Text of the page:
Readers comments 3-2-18

Lesson plan

Dear Editor:

Substitute lesson plan for teacher Mrs. XYZ:

Period 1, 2, 3: Spanish 1. Continue with chapter on food and cooking: verbs and nouns for restaurant ordering and custom of who pays when a group of school friends eat out together.

Period 4: Prep period.


Period 5 and 6: Elective PE—volleyball in west gym. Equipment—bag of volleyballs in locker room storage. Roll call order inside gym—10 minutes after tardy bell. Team assignments in roll book in my desk.

Gun in holster in my locker, freshly cleaned and oiled, loaded and extra ammunition in desk drawer. Locked. Key on lanyard with whistle and other classroom keys.

I am a former teacher (31 years) at Claremont High School.  These are lesson plans that I cannot imagine ever having to write.

Caroline Brown

Sierra Madre


A rational conversation

Dear Editor:

In last Friday’s COURIER, Dave Chamberlain wrote what was, to all appearances, a heartfelt and genuine letter concerning the high school shooting in Parkland, Florida. In his letter he posed the question, “how can we navigate the polarizing rhetoric and instead focus on common sense policy?”

Yes, a focus on common sense policy would be a breath of fresh air in a debate which is presently at loggerheads. I do hope, however, that what is meant by “common sense” policy is that which would in fact have the real-world effect of preventing what one desires to prevent, in this case more mass murders of innocent people. At least to the extent that government laws, regulations and policies are able to influence such things.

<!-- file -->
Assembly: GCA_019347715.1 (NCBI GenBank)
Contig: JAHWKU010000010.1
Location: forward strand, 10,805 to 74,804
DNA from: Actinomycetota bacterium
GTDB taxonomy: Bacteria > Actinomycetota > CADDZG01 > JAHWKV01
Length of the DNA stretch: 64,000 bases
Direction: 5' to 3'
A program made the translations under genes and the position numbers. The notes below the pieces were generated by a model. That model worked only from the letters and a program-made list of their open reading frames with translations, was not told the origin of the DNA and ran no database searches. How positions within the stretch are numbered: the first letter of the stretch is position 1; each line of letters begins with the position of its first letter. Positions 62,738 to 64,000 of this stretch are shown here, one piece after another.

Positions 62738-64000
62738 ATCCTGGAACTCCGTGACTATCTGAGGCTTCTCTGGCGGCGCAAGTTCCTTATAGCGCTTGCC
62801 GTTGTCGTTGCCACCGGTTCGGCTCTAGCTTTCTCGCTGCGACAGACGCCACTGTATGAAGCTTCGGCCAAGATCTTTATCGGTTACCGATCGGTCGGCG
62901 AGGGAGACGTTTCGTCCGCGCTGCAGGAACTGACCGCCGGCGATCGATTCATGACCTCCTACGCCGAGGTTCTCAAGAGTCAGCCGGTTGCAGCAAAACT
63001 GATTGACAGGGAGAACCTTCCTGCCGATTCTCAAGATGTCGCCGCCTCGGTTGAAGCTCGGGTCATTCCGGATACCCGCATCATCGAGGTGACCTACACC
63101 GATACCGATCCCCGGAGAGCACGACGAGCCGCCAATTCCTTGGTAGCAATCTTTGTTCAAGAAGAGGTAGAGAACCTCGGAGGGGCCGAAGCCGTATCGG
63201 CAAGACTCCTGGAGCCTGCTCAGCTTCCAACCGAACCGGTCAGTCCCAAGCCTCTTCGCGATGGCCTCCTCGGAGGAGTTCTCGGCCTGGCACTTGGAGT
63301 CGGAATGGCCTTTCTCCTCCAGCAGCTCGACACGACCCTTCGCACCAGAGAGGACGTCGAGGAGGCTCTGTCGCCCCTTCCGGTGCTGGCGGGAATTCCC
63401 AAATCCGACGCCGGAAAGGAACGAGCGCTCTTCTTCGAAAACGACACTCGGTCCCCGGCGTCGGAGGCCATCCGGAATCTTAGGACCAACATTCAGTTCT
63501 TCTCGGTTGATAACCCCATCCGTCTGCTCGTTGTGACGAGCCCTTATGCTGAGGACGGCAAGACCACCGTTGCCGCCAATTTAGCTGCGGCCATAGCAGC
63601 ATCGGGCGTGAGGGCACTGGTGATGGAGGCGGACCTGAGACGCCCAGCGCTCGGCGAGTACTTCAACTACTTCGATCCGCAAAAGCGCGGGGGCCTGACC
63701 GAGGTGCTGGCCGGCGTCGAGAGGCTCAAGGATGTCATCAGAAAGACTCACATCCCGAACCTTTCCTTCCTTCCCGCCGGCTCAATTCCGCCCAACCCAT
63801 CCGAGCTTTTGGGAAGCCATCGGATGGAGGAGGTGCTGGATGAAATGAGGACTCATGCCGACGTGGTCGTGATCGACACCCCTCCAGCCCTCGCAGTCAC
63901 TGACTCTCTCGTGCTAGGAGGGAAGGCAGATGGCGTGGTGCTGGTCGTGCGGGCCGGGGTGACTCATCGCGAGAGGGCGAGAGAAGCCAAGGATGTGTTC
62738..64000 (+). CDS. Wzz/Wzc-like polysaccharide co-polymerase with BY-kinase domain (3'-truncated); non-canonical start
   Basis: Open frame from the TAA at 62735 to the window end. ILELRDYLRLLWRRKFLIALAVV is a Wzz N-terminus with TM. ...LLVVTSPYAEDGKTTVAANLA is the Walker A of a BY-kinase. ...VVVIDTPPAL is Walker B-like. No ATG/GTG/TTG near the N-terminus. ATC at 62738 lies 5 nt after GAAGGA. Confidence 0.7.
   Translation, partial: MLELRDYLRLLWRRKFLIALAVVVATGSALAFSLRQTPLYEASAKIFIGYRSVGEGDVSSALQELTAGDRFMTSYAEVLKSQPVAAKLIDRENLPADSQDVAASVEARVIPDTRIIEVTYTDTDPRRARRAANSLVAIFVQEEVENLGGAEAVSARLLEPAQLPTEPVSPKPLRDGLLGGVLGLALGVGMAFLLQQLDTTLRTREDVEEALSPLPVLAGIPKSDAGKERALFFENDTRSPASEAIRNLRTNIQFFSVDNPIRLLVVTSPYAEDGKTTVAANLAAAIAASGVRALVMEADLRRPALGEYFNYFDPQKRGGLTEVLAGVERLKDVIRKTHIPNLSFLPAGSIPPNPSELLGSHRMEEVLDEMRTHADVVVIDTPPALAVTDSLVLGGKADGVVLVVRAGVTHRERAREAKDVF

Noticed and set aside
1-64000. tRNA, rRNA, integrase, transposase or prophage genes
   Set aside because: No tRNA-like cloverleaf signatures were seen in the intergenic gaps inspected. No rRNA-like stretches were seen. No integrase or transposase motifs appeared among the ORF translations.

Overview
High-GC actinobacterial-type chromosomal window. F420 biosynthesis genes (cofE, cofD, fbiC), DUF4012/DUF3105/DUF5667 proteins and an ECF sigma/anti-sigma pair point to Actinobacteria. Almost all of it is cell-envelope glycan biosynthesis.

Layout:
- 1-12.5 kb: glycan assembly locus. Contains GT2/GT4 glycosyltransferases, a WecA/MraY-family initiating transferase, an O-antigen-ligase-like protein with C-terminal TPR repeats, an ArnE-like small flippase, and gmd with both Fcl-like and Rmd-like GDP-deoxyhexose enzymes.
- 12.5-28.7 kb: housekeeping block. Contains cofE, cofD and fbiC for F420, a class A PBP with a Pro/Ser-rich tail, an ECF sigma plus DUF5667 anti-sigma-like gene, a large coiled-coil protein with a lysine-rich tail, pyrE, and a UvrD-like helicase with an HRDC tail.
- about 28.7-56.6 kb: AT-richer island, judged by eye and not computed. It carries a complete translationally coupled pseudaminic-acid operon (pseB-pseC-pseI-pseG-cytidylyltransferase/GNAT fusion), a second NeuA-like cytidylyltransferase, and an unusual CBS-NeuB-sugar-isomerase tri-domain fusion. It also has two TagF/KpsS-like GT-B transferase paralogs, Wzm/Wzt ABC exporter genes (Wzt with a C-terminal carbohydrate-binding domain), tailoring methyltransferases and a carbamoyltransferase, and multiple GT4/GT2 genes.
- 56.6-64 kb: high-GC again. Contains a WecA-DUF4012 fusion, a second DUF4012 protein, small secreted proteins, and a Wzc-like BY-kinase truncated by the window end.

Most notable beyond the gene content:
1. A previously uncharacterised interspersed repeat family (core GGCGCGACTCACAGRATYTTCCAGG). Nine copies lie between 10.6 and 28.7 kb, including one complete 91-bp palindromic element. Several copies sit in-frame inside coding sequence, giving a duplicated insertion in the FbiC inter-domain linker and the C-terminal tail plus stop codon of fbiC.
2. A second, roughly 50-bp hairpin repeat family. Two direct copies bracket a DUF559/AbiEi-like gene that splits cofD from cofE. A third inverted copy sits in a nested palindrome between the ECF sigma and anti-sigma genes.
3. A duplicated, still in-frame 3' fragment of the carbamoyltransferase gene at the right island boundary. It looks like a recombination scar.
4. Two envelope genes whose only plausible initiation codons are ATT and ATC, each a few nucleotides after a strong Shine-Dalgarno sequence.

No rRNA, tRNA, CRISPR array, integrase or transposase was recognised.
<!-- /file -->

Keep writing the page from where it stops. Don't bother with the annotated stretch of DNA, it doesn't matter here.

Therefore, with the sole intent to be objective, and not polarizing, our nation will never be able to have the serious debate it so desperately needs until both sides are willing to consider all possible remedies. 

At the moment, one side of the spectrum is open to discussing a broad range of options and actions that offer a realistic chance of actually preventing mass shootings, while still honoring and respecting our Second Amendment.

The other side of the spectrum continues to insist on only one sort of policy changes, those which will result in further infringements of our Second Amendment, whether or not they offer, or have ever offered any real-world likelihood of preventing such horrible events. (There exists an enormous amount of empirical evidence on this subject.)

Consider the attendees at CNN’s supposed “town hall” last week who chanted, “shame on you,” to the NRA’s representative, Dana Loesch. Or those who booed every time Senator Marco Rubio spoke. All of it egged on by CNN. Is it any surprise then, that we have been unable to have a reasoned, rational conversation and debate?

Douglas Lyon



An open letter

Dear Editor:

To NRA members: the time has come for you to resign from the NRA and stop supporting their political activities.

I realize that the NRA offers its members a range of good programs: gun safety training, ranges, social opportunities, etc. But those programs are certainly not what the chief aim of the NRA is today. They are the come on to get members to support the political aims of the organization—they are the candy that the stranger offers the child if he or she gets into the car.

Research shows that an overwhelming majority of NRA members support such matters as a system of universal background checks. But the organization itself will not do what its members see as common sense.

So the members must lead the way to a safer society and that means abandoning NRA membership even if that costs the individual the goodies that it provides.

Wayne LaPierre said the other day “Evil walks among us.” It is highly unfortunate but characteristic that he fails to see that that includes the NRA.

Merrill Ring



A message of hope

Dear Editor:

For once, we as teenagers, we as students, we as the future of this nation

Finally are given a voice to speak

Finally, an ear to listen only because we have reached the peak

For once we have hope

We have to stop sealing this issue like an envelope

We have to stop accelerating down this downhill slope